The Energy Department announced nine tribal clean energy projects to receive more than $7 million.
According to a recent study by the Energy Department’s National Renewable Energy Laboratory, American Indian land comprises two percent of the US land, but contains an estimated five percent of all US renewable energy resources.
The projects competitively selected to receive funding today include:
- Coeur d’Alene Tribe (Plummer, Idaho) – The tribe will implement energy upgrades to refrigeration systems at its Benewah Market, helping to reduce energy consumption by about 30 percent.
- Gwichyaa Zhee Gwich’in Tribal Government (Fort Yukon, Alaska) – The project will complete an energy efficiency retrofit to the tribe’s
ain office building, including building shell upgrades as well as the installation of efficient lighting and a solar electric system. These efforts could help reduce fuel oil use by nearly 50 percent, representing about 2,300 gallons per year.
- Forest County Potawatomi Community (Milwaukee, Wis.) – The tribe will install solar panels on eight tribal facilities – displacing between 25 to 70 percent of the total energy used by each of the buildings.
- Menominee Tribal Enterprises (Neopit, Wis.) – Through this project, the tribe will install a biomass-fueled combined heat and power system to power the tribe’s sawmill and lumber drying operation. The project will help cut fuel oil use by over 80 percent annually.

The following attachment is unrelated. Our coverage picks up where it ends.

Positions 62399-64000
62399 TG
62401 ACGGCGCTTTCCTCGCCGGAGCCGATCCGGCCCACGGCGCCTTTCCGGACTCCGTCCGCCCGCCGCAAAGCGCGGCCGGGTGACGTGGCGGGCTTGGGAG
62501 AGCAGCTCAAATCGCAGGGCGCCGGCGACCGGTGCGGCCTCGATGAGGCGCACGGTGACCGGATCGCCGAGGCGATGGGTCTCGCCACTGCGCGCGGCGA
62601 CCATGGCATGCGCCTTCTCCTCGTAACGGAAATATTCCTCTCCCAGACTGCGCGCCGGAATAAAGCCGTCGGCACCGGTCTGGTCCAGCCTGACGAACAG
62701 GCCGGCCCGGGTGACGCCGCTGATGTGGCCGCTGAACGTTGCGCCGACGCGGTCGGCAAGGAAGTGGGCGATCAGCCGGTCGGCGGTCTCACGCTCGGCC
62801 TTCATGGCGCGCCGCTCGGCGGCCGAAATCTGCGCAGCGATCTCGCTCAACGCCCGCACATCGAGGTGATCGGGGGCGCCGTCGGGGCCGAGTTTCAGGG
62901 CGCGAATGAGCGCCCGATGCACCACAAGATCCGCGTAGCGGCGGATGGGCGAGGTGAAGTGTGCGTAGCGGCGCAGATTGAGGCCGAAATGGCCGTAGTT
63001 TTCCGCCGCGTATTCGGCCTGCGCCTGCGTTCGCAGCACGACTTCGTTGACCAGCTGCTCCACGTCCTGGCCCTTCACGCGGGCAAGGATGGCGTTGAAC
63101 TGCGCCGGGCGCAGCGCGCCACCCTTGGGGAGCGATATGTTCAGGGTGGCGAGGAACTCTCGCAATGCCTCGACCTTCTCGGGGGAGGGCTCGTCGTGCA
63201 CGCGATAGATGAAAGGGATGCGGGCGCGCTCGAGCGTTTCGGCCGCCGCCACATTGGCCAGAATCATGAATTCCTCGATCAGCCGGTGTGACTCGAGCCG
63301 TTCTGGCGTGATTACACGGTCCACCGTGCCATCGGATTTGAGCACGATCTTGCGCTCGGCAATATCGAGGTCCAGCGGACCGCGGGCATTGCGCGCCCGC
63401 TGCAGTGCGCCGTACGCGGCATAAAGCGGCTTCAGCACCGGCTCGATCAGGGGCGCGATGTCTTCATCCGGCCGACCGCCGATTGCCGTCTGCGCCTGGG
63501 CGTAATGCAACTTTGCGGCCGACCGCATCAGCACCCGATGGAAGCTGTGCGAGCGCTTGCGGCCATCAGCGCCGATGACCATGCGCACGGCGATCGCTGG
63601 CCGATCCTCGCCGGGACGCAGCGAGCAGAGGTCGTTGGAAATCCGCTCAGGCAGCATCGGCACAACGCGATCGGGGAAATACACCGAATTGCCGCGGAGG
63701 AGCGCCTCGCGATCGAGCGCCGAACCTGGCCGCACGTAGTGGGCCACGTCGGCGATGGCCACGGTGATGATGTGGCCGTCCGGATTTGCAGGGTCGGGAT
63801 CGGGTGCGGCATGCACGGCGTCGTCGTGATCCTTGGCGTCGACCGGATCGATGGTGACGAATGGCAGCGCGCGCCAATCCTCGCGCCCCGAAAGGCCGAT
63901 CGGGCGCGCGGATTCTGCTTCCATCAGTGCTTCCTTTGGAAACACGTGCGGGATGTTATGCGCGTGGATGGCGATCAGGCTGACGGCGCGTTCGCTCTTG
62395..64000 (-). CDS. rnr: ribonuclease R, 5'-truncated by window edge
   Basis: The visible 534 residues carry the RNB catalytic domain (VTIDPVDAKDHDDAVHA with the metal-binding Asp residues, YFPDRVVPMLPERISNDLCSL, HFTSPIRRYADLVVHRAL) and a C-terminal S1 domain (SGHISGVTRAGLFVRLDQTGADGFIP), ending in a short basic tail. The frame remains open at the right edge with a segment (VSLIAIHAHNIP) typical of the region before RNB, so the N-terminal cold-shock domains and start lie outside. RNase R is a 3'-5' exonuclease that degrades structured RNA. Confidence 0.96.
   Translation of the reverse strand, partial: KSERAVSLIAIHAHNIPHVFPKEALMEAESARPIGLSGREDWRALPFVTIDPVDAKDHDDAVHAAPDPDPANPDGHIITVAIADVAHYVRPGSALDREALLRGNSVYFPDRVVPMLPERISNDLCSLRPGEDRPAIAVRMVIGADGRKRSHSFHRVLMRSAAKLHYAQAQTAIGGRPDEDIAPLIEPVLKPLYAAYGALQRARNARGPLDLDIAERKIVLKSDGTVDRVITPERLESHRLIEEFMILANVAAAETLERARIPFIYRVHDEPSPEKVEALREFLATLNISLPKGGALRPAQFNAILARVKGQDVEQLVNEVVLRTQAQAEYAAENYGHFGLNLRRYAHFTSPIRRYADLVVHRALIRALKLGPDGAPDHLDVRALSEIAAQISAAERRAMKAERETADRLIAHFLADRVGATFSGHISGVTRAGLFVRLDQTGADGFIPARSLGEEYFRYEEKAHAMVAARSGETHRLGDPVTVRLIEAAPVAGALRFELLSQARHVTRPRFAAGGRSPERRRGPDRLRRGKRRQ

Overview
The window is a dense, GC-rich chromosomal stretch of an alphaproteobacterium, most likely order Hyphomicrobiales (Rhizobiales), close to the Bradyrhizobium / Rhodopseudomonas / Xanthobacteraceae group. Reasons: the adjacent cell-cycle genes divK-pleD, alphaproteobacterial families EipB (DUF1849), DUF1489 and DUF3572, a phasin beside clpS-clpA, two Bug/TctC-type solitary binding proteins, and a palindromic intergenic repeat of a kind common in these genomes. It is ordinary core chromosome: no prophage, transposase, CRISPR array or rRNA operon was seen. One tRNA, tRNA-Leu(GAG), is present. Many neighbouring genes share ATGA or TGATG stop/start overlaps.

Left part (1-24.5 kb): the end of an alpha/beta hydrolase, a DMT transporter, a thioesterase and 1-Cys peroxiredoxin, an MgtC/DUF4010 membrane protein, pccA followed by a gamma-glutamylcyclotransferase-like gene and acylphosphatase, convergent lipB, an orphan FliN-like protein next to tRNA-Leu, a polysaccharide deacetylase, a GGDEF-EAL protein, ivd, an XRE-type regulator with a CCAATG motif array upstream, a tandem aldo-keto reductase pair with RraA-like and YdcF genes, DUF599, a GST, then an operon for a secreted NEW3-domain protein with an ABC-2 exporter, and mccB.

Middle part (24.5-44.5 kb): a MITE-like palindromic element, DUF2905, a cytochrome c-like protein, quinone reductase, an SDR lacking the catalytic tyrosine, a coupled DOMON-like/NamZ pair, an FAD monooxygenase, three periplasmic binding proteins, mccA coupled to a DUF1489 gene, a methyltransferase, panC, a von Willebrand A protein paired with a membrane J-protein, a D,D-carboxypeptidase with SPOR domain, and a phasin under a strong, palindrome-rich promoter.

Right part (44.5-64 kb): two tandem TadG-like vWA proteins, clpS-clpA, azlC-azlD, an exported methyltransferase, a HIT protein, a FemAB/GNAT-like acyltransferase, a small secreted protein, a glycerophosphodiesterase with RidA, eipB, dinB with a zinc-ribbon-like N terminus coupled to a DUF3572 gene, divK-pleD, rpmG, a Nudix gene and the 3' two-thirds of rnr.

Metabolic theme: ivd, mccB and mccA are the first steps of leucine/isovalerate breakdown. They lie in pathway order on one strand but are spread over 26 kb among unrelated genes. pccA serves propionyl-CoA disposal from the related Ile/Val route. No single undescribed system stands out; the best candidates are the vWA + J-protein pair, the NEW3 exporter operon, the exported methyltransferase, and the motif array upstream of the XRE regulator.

- Seneca Nation of Indians (Irving, N.Y.) – The tribe will install a 1.8 MW wind turbine near Lake Erie. The wind turbine is expected to generate about 50 percent of the electricity used on the entire reservation.
- Southern Ute Indian Tribe Growth Fund (Ignacio, Colo.) – This project will help install an 800 kW solar energy system to provide energy to multiple Southern Ute buildings. This solar system could help displace nearly 40 percent of the total fuel used in these buildings.
- Tonto Apache Tribe (Payson, Ariz.) – The tribe will install solar arrays on three of the tribe’s largest energy consuming buildings — helping to meet more than 60 percent of the buildings’ total electricity needs.
- White Earth Reservation Tribal Council (White Earth, Minn.) – The project will install a woody biomass-fueled boiler to heat a tribal facility – replacing over 60 percent of the fuel oil and propane currently used to heat the facility.
- Winnebago Tribe of Nebraska (Winnebago, Neb.) – The tribe will install a solar energy system to help power the Winnebago police and fire building, providing about 30 percent of the building’s energy use. The solar system will also serve as an emergency backup power generator.
In May, the Energy Department announced it was providing technical expertise to the Alaskan Native villages of Kongiganak, Koyukuk, Minto and Shishmaref and the Yakutat T’lingit Tribe to strengthen wind power infrastructure, develop smart grids, identify opportunities for biomass and solar energy, and improve energy efficiency, among other measures.
The awards were made under the Strategic Technical Assistance Response Team program, which it runs in partnership the National Renewable Energy Laboratory and federal agency the Denali Commission. he program aims to provide tribal communities across the US with technical expertise on clean energy and efficiency technologies, infrastructure development and community capacity building.
Since 2002, the Energy Department’s Tribal Energy Program has invested nearly $42 million in 175 tribal clean energy projects.
Photo: Solar panel with mountains and setting sun, green economy via Shutterstock